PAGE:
Somewhere Behind The Morning

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I’ve been meaning to read Testament of Youth for a long time. With the new film getting rave reviews, and being partly filmed in the train station I commute to in the mornings (which is very very cute) I was originally going to read it over Christmas. But then for various reasons I never did, and instead I started it last week. I’m not going to lie, I’m finding it hard going. I’ve got to the end of Part 1 and yes it is all incredible sad and it is disgusting the waste of life, but, and I want to emphasise this is so far, I just find her voice quite off-putting as it is so far apart from anything and anyone of my experience. I do know people who quote poetry in their diary, who have been to Oxford, and who dislike the provincial in favour of the intelligentsia, but that isn’t what I like about them, and with Vera these things seem very much Who She Is. I found only a few passages in which she reflects on the huge difference between her life and that of most other women, although I did understand her bitterness to having to stick to the ridiculous social code that meant she could never have any real time alone with the man she loved before he went off to war.

I decided, therefore, to intersperse my reading of ToY, which is beautifully written if from a viewpoint I find difficult to empathise with, with fiction and other accounts of the First World War that explore the lives of women at the other end of the social scale.

Somewhere Behind The Morning is by local author Frances McNeil, and I’ve had it on my ‘books about the war’ display all year without realising it is set in Leeds. The story of two sisters living in the now pulled down slums that were where West Yorkshire Playhouse is now, this book covers not only the experience of the working class in wartime, but also what happened to Germans living in England at the outbreak of war: how the suffragette movement suddenly turned patriotic, completely forgoing the fight for women’s rights in favour of supporting the slaughter of millions: the untold story of the conscientious objectors and the all too human story of trying to survive in a world in chaos.

I loved this book. Told from the point of view of feisty, entrepreneurial younger sister Julia, the book opens with her fifteen years old and supplementing the families’ income selling pies door to door. As the story progresses her voice subtly matures until the end when she is a strong minded, independent young woman, ready to face anything and make her own choices about her life.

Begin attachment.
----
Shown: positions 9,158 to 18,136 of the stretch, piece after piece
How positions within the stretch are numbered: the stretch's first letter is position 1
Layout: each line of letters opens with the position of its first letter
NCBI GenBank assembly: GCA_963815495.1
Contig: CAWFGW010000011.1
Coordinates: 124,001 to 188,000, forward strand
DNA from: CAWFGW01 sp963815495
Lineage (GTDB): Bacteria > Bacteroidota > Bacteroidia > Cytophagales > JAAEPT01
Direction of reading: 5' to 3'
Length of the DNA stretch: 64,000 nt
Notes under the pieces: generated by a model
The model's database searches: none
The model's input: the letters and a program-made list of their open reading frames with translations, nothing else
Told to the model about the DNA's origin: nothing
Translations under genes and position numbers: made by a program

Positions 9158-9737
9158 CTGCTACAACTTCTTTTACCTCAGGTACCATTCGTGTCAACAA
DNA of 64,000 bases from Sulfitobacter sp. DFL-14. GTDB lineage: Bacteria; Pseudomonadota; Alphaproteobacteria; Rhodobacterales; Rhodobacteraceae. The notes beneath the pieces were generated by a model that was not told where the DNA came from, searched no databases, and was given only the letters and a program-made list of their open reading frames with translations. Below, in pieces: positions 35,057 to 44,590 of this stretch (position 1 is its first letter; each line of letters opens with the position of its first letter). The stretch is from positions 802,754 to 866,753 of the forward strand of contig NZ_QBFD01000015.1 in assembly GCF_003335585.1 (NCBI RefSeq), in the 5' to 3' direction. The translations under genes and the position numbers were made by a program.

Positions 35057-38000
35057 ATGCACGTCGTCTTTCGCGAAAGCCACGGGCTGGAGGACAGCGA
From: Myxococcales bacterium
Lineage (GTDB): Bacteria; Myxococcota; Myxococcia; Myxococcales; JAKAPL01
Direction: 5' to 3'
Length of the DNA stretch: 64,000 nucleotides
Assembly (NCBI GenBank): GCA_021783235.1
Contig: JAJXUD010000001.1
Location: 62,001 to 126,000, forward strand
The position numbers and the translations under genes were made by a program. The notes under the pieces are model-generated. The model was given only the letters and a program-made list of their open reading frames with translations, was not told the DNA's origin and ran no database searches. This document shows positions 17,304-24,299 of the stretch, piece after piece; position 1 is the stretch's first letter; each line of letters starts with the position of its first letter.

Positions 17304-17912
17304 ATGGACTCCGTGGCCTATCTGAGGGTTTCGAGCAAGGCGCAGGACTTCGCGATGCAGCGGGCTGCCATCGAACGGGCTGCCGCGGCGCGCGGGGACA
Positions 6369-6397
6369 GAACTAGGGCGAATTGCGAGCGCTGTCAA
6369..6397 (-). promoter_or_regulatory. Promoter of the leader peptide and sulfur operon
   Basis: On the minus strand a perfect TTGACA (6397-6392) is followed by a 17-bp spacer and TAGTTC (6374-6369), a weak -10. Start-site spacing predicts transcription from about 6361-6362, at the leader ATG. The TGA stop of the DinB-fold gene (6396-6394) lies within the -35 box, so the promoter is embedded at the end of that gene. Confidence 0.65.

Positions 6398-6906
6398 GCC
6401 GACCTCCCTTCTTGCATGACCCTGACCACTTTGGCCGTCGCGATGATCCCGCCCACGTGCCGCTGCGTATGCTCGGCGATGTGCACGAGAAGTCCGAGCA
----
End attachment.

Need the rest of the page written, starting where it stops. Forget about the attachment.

This book pleased me because for one thing it showed the complete hypocrisy of the Pankhurst school of feminism. Working class women used as poster girls for the movement but then patronised and ignored when they try to mix in equal terms. Reading it at the same time as Vera Brittain really did highlight for me what different worlds Julia and Vera would have lived in-Julia notes that upperclass women would never been allowed to walk the streets alone as she can, and does. Julia has the freedom, but not the opportunity. She is a wonderful heroine, straight talking and full of common sense and I was so pleased to hear that this book is based on the experiences of the author’s mother.

Set in a Leeds so different from my own, I loved spotting place names I recognised, and then researching afterwards to see how much it had all changed. The  Leodis Project proved to be invaluable in recreating the neighborhood where Julia and her family live. This book looks like just another history-trash novel, but honestly it is much more than that, and if you do live in Leeds, or have an interest in different stories from the First World War I really would recommend it. I will be looking out for others by the same writer, as I like her style, but it is Julia who I loved, and who I would love to read more about.

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